A few days back, I included the following in a guest column for the Financial Times:
Most of the 192 words specifying the Right to Information (RTI) as a fundamental right are superfluous. There is an entire bill in third draft that probably includes the very same language (if it does not, the Constitutional language will override it). All that is needed in the Constitution is one sentence “Subject to law, every person shall have a right of access to official information which is in the possession, custody or control of a public authority.”
This was in the context of larger lament on the state of legislative drafting in Sri Lanka. What belongs in subsidiary legislation gets dumped into legislation. What should be in ordinary law is stuffed into the Constitution. Terms are not defined. One wonders whether the lawyers who do these things are simply incompetent or deviously clever. If they can create enough ambiguity in statutes they are also creating jobs for other lawyers.
A columnist in the Sunday Times comes close to my position, though her remedy is not so drastic:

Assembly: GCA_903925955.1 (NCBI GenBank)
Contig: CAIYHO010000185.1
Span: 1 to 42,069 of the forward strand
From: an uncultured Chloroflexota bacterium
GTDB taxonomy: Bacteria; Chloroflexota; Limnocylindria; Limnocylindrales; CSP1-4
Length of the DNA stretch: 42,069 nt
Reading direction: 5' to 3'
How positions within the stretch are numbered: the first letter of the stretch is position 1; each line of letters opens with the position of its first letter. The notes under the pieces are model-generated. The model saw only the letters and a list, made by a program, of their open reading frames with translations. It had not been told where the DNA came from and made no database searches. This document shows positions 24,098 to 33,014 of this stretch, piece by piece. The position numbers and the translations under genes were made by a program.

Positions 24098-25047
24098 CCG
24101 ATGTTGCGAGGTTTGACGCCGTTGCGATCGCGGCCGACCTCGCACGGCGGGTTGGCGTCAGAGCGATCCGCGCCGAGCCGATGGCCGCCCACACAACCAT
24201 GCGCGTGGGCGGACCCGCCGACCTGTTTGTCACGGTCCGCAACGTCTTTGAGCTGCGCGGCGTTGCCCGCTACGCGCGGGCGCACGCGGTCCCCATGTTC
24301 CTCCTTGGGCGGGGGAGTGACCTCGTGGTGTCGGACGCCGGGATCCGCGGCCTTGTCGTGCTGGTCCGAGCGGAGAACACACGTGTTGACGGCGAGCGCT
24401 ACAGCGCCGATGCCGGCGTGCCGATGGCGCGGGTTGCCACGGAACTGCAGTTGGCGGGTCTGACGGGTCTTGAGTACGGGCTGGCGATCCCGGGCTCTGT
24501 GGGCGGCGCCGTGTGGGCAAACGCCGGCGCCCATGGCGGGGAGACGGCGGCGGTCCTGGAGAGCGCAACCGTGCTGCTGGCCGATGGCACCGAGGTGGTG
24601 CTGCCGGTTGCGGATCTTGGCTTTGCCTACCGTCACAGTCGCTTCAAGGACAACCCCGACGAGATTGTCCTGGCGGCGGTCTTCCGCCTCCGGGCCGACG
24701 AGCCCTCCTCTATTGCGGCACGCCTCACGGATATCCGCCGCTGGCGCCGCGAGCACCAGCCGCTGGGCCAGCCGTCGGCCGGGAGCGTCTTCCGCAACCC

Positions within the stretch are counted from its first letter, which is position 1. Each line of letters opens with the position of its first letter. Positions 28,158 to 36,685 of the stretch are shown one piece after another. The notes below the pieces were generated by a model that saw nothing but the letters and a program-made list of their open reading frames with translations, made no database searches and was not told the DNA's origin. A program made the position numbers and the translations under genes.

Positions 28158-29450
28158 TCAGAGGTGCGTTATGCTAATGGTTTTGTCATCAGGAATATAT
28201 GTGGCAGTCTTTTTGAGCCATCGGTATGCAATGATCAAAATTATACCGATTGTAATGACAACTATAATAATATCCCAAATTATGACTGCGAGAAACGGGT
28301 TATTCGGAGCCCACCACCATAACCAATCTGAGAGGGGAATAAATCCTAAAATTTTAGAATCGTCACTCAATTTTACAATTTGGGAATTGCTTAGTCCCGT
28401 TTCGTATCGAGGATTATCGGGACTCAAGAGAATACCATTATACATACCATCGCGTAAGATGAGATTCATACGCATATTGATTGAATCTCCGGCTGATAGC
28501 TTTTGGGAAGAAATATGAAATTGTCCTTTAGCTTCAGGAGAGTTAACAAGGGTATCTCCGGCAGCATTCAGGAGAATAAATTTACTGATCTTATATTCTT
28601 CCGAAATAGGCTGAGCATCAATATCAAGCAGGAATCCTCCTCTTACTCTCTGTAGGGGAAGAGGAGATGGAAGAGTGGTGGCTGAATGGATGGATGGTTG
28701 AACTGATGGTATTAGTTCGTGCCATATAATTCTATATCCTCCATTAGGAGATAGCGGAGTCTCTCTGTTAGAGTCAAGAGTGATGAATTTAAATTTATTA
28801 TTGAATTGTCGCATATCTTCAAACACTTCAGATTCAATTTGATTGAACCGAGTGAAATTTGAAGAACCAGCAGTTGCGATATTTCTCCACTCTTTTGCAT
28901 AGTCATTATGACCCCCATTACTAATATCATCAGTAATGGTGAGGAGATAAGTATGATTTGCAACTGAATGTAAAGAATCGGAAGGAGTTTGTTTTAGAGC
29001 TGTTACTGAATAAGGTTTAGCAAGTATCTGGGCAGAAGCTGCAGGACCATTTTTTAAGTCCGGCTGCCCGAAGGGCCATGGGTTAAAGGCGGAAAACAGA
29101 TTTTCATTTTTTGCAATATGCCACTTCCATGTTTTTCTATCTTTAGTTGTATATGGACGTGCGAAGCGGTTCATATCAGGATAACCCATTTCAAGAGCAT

Public authorities providing information under the RTI law may be blocked by interested parties citing the broad constitutional exceptions. This may hinder information requests under the RTI law and render the law itself virtually inconsequential.
Worryingly therefore, there is potential for two separate legal regimes on information denials to develop. The first regime may be confined to narrow exceptions within the public interest disclosure which the RTI law strictly demands. The other regime may develop under the broad constitutional exceptions. Certainly this is not conducive to clarity in the law.
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